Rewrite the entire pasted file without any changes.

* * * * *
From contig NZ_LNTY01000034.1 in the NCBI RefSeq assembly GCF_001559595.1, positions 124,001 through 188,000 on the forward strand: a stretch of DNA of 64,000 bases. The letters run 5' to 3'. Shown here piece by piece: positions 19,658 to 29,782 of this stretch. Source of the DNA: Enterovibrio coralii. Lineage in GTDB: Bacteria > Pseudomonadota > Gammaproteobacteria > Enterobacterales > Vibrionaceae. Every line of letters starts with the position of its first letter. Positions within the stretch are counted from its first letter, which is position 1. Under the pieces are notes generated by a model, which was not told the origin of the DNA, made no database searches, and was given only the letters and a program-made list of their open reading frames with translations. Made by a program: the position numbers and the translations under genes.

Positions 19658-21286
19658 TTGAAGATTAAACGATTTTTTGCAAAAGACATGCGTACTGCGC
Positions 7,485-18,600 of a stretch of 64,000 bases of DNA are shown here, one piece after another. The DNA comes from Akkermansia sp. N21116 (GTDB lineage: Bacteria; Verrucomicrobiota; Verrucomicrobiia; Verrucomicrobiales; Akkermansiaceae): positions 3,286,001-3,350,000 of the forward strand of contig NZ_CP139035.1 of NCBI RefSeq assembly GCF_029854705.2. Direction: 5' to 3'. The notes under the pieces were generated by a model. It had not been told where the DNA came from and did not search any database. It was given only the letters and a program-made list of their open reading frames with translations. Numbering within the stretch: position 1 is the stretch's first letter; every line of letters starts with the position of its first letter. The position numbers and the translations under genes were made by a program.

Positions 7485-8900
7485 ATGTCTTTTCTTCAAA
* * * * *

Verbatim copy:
From contig NZ_LNTY01000034.1 in the NCBI RefSeq assembly GCF_001559595.1, positions 124,001 through 188,000 on the forward strand: a stretch of DNA of 64,000 bases. The letters run 5' to 3'. Shown here piece by piece: positions 19,658 to 29,782 of this stretch. Source of the DNA: Enterovibrio coralii. Lineage in GTDB: Bacteria > Pseudomonadota > Gammaproteobacteria > Enterobacterales > Vibrionaceae. Every line of letters starts with the position of its first letter. Positions within the stretch are counted from its first letter, which is position 1. Under the pieces are notes generated by a model, which was not told the origin of the DNA, made no database searches, and was given only the letters and a program-made list of their open reading frames with translations. Made by a program: the position numbers and the translations under genes.

Positions 19658-21286
19658 TTGAAGATTAAACGATTTTTTGCAAAAGACATGCGTACTGCGC
Positions 7,485-18,600 of a stretch of 64,000 bases of DNA are shown here, one piece after another. The DNA comes from Akkermansia sp. N21116 (GTDB lineage: Bacteria; Verrucomicrobiota; Verrucomicrobiia; Verrucomicrobiales; Akkermansiaceae): positions 3,286,001-3,350,000 of the forward strand of contig NZ_CP139035.1 of NCBI RefSeq assembly GCF_029854705.2. Direction: 5' to 3'. The notes under the pieces were generated by a model. It had not been told where the DNA came from and did not search any database. It was given only the letters and a program-made list of their open reading frames with translations. Numbering within the stretch: position 1 is the stretch's first letter; every line of letters starts with the position of its first letter. The position numbers and the translations under genes were made by a program.

Positions 7485-8900
7485 ATGTCTTTTCTTCAAA